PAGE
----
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How Clean Energy Mini-Grids Can Empower Rural India

07/12/2016 12:55 PM IST | Updated 07/12/2016 1:01 PM IST

Far from the national power grid and without access to a reliable source of electricity, Sunil Kumar, the owner of a carpentry shop in Siwan, a district in Bihar, used to take three to four days to build a table. But when a solar-powered mini-grid was installed in his village, Sunil's livelihood changed. Today his shop is buzzing with the sound of power saws and electric drills. He's able do more work in less time and take on more customers. Business is booming.

Mr. Ban Ki-moon, UN Secretary-General, has described energy as the "golden thread that connects economic growth, social equity, and environmental sustainability." These words—meant to spur action for the 1.2 billion people globally without access to power—couldn't resonate more deeply from village to village in Uttar Pradesh and Bihar, two of the poorest states in India, and where less than 10% of rural households are connected to the national grid. It's also where the Rockefeller Foundation has been spearheading an innovative, market-based initiative since 2014 to bring electricity to the rural poor at a scale capable of stimulating economic growth across the region.

Mini grids are small enough to construct quickly, rely on renewable power such as solar, [and] provide enough consistent energy to light multiple homes and businesses within a village.

In just two short years, the Smart Power for Rural Development (SPRD) initiative has helped install 93 mini-grids in India. Mini grids, unlike the national grid or small home systems, are small enough to construct quickly, rely on renewable power such as solar, but provide enough consistent energy to light multiple homes and businesses within a village. This influx of reliable energy has given local entrepreneurs the means and confidence to start their own businesses—from cyber-cafes and convenience stores to manufacturing and water purifying plants. Shopkeepers once limited by diesel generators now keep their doors open longer. Today more than 3500 small businesses, 150 telecom towers and 31,000 people are powered by mini-grids.

Mini-grids are not a new phenomenon in India. A handful of villages have used them for years, albeit on a modest scale. But the SPRD initiative is the first to pursue the creation of a mini-grid sector big and robust enough to fuel commercial enterprises and drive economic development beyond one village to many villages.

To achieve this catalyst effect, to build a new sector at scale, the Foundation and its partners are working to support an enabling ecosystem where mini-grids can thrive. We've worked with government to promote policy and regulatory frameworks so energy companies and their investors feel confident making long-term investment decisions—such as the mini-grid policy in Uttar Pradesh. We have supported entrepreneurial energy companies to build mini-grids by providing low interest loans to support start up costs. We have also established a non-profit company, Smart Power India (SPI), which supports energy service companies to be successful, works with villages to ensure micro-enterprises can grow, and secures agreement from telecom and other growing sectors to be anchor customers – ensuring a steady flow of revenue to the mini-grid operators. On the policy front, SPI informs government about policies that will create a pathway for mini-grids to expand in tandem with and be mutually reinforcing for the national grid.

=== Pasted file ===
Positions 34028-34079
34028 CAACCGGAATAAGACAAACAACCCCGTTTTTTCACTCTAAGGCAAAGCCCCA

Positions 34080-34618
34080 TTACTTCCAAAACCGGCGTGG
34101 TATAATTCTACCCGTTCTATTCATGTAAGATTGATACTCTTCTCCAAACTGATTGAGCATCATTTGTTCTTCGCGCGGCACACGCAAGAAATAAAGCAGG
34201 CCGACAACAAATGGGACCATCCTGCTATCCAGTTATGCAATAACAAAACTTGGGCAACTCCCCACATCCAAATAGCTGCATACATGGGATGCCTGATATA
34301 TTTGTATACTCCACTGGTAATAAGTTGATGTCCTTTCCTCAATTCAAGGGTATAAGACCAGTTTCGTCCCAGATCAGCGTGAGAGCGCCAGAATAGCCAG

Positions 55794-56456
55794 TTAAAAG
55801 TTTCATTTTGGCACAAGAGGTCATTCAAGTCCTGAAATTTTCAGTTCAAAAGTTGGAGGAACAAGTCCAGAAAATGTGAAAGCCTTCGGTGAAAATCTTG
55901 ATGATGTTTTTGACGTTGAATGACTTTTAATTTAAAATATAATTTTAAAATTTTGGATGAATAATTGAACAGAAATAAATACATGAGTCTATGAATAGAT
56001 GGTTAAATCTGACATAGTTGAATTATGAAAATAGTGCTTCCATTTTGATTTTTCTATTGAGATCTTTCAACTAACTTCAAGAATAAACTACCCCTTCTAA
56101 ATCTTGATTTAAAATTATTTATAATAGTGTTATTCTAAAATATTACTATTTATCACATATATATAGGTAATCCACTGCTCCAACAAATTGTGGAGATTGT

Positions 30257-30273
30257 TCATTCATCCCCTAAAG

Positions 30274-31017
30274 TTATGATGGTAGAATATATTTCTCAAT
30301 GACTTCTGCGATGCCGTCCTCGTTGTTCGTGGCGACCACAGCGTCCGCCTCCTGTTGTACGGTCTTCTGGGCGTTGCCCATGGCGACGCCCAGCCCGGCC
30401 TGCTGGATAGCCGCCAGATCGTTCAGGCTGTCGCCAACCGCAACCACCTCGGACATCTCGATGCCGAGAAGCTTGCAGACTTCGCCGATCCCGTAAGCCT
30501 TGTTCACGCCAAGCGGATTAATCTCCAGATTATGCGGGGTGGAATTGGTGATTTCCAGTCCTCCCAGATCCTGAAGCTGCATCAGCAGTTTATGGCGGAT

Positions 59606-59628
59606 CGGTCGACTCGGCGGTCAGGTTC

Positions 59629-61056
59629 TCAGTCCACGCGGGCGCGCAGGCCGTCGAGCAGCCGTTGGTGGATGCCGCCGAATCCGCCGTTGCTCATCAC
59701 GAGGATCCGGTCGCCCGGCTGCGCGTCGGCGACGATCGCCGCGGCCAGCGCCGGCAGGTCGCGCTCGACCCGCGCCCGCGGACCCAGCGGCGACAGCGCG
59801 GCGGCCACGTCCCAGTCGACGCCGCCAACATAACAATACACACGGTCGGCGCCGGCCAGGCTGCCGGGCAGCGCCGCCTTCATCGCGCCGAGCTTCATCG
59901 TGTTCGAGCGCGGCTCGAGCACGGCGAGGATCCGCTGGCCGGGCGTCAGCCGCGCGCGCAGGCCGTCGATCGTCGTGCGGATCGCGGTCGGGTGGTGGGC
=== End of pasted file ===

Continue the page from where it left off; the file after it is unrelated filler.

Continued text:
Each partner in this system plays a crucial role in supporting the growth of this new sector, and the Foundation's ultimate goal is to impact more than one million lives and establish self-sustaining momentum in the energy market for a new rural electrification model.

A recent evaluation of the mini-grids' impact in the communities they serve uncovered a broad range of benefits:

Economic Impact

  • 70% of micro-businesses report increased numbers of customers
  • 80% say they plan to expand their business
  • Entrepreneurship and the number of new businesses has grown, particularly among women who are having to spend less time on household work, freeing them to start new ventures.

Social and Environmental Impact

  • 87% of household users say their children use light to study after dark, increasing their average daily study time by two hours
  • 86% of women surveyed reported increased mobility and a reduction in theft
  • 50% of household users reported reduced eye problems
  • A dramatic decline in the use of fossil fuels: kerosene use dropped from 21% to 0%; diesel from 52% to 0%.

Supplying rural areas with strong and reliable electricity is never a simple proposition. But as these initial outcomes show, it can be done if there's an enabling ecosystem that allows renewable solutions like mini-grids to take hold and scale.

Today more than 3500 small businesses, 150 telecom towers and 31,000 people are powered by mini-grids.

India's rise as a global economic power—and its goal of delivering power to 237 million "energy poor" people by 2022—will depend on large-scale solutions to its energy infrastructure. On 2 October, India ratified the Paris climate agreement. Greater reliance on renewable energy will also reduce the country's use of coal and other fossil fuels that contribute to climate change.

The experience in the lives of rural villagers in Bihar and Uttar Pradesh illustrates the power and potential of that golden thread of energy that the UN Secretary-General so profoundly envisions. We are committed to doing our part to spur renewable energy access and economic development in India by working with our grantees and partners to guide that thread through the needle.

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